That statement is highly offensive by any measure. But in television terms, it's also straying into cardinal sin territory — it's threatening to alienate important demographic ratings. Despite Mr. Lemon's apologies, the network ultimately concluded that his future was untenable.

But no situation could be seen beyond where the men stood on the shifting slabs of terra firma cable news.

Mr. Lemon was operating in a new environment at CNN, where the network's new president, Chris Licht, made it clear he wanted to trim what he saw as the more partisan side that had emerged in the Trump years. As Mr. Licht told advertisers in June, “In a time when extreme cable news dominates, we will seek a different path.”

Sending CNN to that middle ground was also a priority for David Zaslav, chief executive of CNN parent company Warner Bros. Discovery, even if it means lower ratings and, therefore, less revenue. “Cursed ratings,” he said.

Not least because of this change Mr. Licht moved Mr. Lemon from last year's 10 p.m. show and assigned him co-host of CNN's new breakfast program. “CNN This Morning” is positioned as a program that is lighter, more communicative — and less tense — than the program vacated by Mr. Lemons.

But that's not enough. “Don Lemon was a lightning rod because he really rose to prominence during an era where it was celebrated and pushed around prime time,” Mr. Licht admitted at a media conference held by Traffic lights this month. “CNN has moved on from that, and Don has moved on from that.” Now, CNN has moved on from Don.

The signal is a little less clear from Fox News. The network and its leaders Lachlan and Rupert Murdoch have supported Mr. Carlson for years when he came under widespread criticism for airing the false and racist conspiracy that earned him the label of so many loyal Trump supporters.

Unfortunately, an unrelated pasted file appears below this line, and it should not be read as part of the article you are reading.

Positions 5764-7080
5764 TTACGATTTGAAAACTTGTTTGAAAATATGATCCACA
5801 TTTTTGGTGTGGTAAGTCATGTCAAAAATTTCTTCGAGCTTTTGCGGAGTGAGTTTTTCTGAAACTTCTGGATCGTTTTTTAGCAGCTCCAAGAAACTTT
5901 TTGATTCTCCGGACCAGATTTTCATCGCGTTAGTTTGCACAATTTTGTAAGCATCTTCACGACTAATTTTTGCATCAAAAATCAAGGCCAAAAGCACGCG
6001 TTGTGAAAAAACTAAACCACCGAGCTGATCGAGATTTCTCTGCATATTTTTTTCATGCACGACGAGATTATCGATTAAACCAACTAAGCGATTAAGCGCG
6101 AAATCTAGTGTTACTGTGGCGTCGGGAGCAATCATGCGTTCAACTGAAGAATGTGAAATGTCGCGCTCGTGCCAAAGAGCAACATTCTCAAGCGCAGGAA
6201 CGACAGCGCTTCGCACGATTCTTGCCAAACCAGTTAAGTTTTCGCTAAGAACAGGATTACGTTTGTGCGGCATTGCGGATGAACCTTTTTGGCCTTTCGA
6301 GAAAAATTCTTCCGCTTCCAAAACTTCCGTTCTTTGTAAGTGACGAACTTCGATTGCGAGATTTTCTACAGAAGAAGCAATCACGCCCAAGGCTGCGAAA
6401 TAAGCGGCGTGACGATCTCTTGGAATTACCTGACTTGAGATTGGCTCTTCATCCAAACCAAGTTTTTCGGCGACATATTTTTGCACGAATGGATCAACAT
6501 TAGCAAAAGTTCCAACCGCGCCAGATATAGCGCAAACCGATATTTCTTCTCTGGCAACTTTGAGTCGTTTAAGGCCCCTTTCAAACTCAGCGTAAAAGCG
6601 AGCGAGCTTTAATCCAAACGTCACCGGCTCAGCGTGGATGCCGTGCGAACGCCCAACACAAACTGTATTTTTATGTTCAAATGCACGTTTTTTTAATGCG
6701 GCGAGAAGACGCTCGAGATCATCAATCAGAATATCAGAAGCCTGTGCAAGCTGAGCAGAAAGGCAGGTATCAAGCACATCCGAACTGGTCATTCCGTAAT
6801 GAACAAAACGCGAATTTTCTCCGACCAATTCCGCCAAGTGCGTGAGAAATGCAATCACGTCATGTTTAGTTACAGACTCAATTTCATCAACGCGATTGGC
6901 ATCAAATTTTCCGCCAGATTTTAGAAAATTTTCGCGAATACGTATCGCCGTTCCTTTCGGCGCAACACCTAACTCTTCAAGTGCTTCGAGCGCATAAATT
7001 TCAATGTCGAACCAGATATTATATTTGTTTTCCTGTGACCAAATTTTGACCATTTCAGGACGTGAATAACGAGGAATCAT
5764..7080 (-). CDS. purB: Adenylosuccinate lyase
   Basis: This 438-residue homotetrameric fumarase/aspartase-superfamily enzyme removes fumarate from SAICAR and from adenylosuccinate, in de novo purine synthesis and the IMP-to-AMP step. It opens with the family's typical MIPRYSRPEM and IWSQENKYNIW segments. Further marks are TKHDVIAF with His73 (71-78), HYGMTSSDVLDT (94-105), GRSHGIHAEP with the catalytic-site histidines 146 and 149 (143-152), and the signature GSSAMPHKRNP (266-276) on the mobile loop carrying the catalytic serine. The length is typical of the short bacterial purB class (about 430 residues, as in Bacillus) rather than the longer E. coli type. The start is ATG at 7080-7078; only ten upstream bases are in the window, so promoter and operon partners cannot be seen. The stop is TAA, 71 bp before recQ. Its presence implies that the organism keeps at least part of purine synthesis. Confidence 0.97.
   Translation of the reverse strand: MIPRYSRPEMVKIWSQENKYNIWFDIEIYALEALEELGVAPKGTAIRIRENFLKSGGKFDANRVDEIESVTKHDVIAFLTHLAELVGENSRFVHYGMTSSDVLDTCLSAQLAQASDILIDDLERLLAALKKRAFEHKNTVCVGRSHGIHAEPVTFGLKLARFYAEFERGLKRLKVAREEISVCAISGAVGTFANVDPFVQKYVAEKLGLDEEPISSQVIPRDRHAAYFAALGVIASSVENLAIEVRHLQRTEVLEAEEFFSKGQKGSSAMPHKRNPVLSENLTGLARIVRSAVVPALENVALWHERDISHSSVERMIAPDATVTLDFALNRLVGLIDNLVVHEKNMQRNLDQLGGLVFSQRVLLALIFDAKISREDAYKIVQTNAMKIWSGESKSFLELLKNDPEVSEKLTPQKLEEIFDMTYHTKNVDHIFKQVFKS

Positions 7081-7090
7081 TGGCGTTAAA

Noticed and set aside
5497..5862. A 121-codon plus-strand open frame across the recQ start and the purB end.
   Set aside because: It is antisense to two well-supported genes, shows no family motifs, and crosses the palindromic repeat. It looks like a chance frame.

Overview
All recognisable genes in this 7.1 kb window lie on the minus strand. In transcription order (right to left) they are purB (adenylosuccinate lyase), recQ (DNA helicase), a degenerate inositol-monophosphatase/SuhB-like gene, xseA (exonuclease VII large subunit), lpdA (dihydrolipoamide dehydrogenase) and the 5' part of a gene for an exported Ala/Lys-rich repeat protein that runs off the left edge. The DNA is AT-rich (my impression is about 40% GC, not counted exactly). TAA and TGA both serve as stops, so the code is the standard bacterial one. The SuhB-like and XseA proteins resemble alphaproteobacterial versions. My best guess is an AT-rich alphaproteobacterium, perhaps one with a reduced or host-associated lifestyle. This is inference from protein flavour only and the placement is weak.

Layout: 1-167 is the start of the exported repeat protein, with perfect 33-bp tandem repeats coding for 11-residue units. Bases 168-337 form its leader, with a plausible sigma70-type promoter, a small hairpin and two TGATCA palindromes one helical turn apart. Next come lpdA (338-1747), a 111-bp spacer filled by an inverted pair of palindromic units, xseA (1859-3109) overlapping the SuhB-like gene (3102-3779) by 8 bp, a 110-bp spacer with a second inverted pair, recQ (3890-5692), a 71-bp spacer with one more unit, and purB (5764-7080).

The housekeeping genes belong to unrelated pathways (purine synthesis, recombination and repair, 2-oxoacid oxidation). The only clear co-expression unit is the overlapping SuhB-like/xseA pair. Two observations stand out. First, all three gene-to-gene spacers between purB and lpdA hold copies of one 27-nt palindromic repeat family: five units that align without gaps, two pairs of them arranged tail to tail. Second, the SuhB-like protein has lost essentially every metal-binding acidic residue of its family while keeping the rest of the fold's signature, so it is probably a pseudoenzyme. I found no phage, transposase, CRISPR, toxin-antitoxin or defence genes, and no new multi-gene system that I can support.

They apparently did it for an underlying reason—the huge ratings and the huge revenue he earned while he was at it. Even as the Dominion lawsuit appears to be headed for a full trial, Mr. Carlson doubled down by running reports that falsely described the January 6 attacks as largely peaceful events. That sends the signal that even under the threat of a grand lawsuit, ratings trump everything at Fox.

Following its settlement with Dominion last week, Fox is faced with unanswered questions about whether the experience of the case is strong enough to get Fox News to withdraw from airing content of the runaway, false conspiracy that gave Dominion such powerful power in court. .

The sudden end of Mr. Carlson at Fox News may not be telegraphing some broader setbacks anytime soon — indeed, there are various indications to the contrary. But his dismissal from Fox's prime time was a setback in its own right, and a pretty big one at that.

Then again, over the last 40 years, cable news, in a constant hunt for ratings and relevance, has inexorably moved toward more outspoken programming and personalities. exit Carlson and Mr. Lemon may represent the end of an era in cable news. But if Fox and CNN can't resist the siren calls of Mr. Trump in pursuit of ratings, who can say what his next appearance will be?